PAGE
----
Here’s one of the basic problems in tackling Maoists – not just lack of training, but refusal of training. This says a lot about the apathy that has led to the current situation. This is from the man who runs the jungle warfare training college at Kanker in Chhattisgarh where last week’s attack happened:
In his analysis of the carnage, the troopers were “totally under-prepared” to be sent into conflict zones. “It is evident they cannot site, much less recognise, an enemy harbour, they have no notion of who can take positions where, they were sleeping in a trap, that is what it was. But then, they have not been imparted such knowledge, not their fault.
“…the problem is the senior people. The men who must actually lead these boys in operations do not want to train. Some senior officers who came last year left because they were meant to stay their tenure in tents. Ridiculous! You cannot train for jungle guerrilla warfare if you want to stay in air-conditioning, my institution is about real terrain training, for jungle war you better get used to living in the jungle.”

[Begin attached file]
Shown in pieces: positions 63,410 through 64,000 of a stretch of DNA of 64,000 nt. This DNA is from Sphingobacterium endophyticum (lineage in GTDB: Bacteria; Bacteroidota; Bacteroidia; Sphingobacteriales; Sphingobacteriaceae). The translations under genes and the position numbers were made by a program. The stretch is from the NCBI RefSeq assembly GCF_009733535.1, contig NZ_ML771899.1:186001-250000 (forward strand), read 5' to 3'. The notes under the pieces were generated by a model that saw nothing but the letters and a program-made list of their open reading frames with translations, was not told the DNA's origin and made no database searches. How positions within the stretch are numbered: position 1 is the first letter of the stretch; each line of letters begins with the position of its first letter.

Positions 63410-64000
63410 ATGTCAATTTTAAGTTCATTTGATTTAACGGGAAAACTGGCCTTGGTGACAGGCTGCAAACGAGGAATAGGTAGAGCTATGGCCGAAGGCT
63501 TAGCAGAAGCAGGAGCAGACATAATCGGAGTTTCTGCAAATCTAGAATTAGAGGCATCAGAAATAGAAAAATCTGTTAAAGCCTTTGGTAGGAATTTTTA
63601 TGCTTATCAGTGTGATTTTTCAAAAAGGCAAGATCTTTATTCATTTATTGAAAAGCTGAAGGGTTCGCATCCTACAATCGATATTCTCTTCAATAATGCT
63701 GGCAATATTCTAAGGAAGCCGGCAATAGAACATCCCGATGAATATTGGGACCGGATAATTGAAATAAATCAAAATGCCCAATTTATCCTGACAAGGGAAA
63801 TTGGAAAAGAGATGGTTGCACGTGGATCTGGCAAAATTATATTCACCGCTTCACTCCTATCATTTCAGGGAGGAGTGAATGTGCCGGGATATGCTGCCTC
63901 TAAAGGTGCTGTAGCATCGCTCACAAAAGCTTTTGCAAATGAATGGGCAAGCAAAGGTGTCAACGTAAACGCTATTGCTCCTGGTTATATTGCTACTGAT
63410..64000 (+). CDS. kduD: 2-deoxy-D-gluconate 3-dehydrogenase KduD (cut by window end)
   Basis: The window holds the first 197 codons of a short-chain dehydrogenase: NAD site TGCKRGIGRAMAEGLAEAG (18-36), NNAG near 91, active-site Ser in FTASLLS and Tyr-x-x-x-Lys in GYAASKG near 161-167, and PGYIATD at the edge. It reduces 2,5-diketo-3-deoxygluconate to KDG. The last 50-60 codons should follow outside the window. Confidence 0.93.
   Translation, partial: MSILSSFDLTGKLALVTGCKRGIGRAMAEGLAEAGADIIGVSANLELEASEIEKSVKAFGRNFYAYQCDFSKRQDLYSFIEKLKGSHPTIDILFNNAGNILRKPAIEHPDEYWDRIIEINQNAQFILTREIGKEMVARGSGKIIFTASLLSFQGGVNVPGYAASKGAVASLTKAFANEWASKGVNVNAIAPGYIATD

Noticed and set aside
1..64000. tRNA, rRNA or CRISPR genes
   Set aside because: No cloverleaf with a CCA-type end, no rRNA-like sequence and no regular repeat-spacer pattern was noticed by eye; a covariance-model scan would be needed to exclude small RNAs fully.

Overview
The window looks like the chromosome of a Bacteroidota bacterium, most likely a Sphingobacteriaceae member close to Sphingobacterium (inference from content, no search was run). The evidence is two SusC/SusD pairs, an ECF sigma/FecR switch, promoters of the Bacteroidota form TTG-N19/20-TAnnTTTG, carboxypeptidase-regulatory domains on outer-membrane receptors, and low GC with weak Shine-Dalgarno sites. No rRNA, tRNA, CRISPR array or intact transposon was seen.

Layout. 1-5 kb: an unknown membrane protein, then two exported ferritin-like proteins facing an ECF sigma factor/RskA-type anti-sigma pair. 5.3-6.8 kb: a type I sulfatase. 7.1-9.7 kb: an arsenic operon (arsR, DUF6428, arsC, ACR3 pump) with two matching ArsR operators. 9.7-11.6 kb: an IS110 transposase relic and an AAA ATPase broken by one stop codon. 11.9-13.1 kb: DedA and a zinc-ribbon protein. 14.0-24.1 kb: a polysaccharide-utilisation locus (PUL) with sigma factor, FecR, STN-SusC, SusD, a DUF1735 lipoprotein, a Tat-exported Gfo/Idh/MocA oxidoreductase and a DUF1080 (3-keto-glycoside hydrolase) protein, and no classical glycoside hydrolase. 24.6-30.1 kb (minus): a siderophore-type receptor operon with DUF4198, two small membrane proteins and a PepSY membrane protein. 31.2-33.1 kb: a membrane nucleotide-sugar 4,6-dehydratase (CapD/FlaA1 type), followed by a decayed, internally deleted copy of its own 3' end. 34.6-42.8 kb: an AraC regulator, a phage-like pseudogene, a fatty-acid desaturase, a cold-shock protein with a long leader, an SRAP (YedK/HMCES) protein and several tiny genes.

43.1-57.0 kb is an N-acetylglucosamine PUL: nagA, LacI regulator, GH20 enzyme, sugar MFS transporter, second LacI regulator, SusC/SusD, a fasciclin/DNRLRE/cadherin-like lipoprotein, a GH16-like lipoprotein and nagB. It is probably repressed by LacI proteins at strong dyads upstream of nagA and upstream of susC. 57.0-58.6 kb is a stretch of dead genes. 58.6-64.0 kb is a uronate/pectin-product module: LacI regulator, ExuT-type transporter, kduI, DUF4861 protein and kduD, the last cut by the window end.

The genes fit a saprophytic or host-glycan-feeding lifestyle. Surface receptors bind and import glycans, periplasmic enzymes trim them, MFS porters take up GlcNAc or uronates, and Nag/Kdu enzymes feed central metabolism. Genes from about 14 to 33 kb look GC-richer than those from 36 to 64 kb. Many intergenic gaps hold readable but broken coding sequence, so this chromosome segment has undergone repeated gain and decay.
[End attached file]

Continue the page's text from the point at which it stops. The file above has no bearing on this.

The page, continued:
It’s worth noting that even better training would not solve the resource problem. As someone explained to me over the weekend, in Chhattisgarh you have about 23 battalions of central forces (alongside 8-10 local battalions) covering around 39,000 km2 in Bastar region alone, 60% of it dense forest. When you account for rotations – troops on administrative functions or leave, etc – that leaves you less than 1,000 federal boots actually on the ground at any one time. As my source said: “When you have those kind of resources, ‘clear hold and build’ is not a strategy – it’s a slogan.”